How a gathering of editors in Ohio sparked renewed career passion and unexpected life lessons
By Kelly Ehasz and Megan Wojcik
We were glowing. And we couldn’t cover it up if we wanted to. Colleagues even remarked on it. Our secret was out.
No, we hadn’t returned sun kissed and relaxed from a girls’ trip to the beach. We had actually just spent three days with 500 writers and editors in landlocked Columbus, Ohio, in March.
What we had was the “post-conference glow.”
It started with a Teams message: I’m thinking of going to the ACES editing conference in Columbus in March. Would you be interested in going, too?
With that, we started poking around the internet checking out everything ACES. A deep love of language? Check. Applicable real-world trainings? Check. A group of nerdy editors who get jokes that lament the missing period in Dr Pepper? We couldn’t be totally sure, but our instincts told us we would fit in.
As soon as we arrived in Columbus from our homes in Pittsburgh and entered the Hyatt Regency ballroom, we knew it was going to be a great few days. Why? Our conference gift was a reusable mug emblazoned with “Edit, Breathe, Hydrate, Repeat.” Yes, these people spoke our language.
We were all smiles upon arrival.
Professional development opportunities like ours don’t just happen. They take money and planning. Days off work are usually needed. The only reason we were able to attend the ACES conference was because DCG encouraged it.
Every year, DCG offers each employee a professional development benefit package that includes generous financial support and five paid working days.
So, we got to learn about maintaining a style guide, fact-checking, and editing for government clients. We got a behind-the-scenes look at AP Style from its editor, Paula Froke, and a sneak peek of the latest updates before they were posted online. We also met some incredible people from around the world (Canada was in the house!) who care as much about words as we do.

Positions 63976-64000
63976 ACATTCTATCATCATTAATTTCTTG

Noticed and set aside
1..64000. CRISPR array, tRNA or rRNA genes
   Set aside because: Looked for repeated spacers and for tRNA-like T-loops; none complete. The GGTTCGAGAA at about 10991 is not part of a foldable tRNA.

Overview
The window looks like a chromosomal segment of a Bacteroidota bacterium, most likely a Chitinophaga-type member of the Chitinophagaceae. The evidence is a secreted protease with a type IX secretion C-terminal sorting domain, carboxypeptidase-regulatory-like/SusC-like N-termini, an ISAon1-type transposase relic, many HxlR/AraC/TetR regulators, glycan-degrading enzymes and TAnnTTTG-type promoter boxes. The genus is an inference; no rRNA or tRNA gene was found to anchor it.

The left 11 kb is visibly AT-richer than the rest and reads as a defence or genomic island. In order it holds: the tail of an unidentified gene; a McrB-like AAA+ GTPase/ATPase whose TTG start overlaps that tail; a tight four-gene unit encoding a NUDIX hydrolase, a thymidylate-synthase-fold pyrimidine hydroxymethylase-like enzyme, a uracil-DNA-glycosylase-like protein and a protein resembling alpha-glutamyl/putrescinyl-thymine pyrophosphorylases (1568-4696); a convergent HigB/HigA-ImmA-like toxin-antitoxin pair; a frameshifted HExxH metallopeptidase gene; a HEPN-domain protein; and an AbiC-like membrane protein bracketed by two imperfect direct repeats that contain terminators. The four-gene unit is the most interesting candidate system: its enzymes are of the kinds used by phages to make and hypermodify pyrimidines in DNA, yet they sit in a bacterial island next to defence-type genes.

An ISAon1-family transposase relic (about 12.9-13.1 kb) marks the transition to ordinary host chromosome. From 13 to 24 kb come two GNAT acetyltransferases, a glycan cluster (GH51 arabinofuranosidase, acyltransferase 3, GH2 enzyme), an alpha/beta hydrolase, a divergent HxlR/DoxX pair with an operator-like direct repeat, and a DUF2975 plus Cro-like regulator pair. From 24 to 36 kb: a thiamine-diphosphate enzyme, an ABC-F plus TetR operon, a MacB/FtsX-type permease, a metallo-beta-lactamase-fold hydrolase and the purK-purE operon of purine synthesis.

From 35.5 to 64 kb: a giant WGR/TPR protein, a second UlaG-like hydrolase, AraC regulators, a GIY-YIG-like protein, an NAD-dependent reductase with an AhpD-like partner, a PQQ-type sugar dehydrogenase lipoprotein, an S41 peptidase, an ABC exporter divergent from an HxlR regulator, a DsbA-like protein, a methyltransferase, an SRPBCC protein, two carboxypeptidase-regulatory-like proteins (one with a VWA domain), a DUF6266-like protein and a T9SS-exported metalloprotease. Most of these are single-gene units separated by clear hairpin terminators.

But taking advantage of DCG’s professional development benefit doesn’t always mean going big. DCG is pretty open-minded about what constitutes a professional development opportunity. In the past year, DCGers have taken online classes, participated in in-person learning sessions, and have used the benefit to purchase tools, books, software programs, and industry memberships to aid in developing subject matter expertise and to learn new skills.
A souvenir for the kids
So where does “whining” and the “yacht” come in? On the last night of the conference, we were treated to a keynote speech from Connie Schultz, Pulitzer Prize-winning columnist for USA Today and acclaimed author of several books.
She spoke about how editors have influenced her life and career. She shared one conversation between her and an editor that went something like this (Connie’s politician husband had just won a highly competitive race and she was writing about it):
Connie: I want to include information about what the other side did.
Editor: I don’t think it’s necessary.
Connie: But people need to know about this.
Editor: You won. Be happy. It’s over. No whining on the yacht.
As editors, we would’ve laughed about this and moved on. But we’re also mothers of teens. We pocketed that conference gem for future use at home. What a great comeback when our kids complain about, well, everything.
An experience worth sharing
For us, what happened in Columbus doesn’t stay in Columbus. We’re busy prepping a presentation for our colleagues about what we learned and why we would encourage anyone to take advantage of DCG’s professional development benefit.
Yes, it was a little hectic getting everything prepped―both at work and at home―for our absence. But it was worth it. We came back reinvigorated and reenergized. And glowing. No yacht necessary.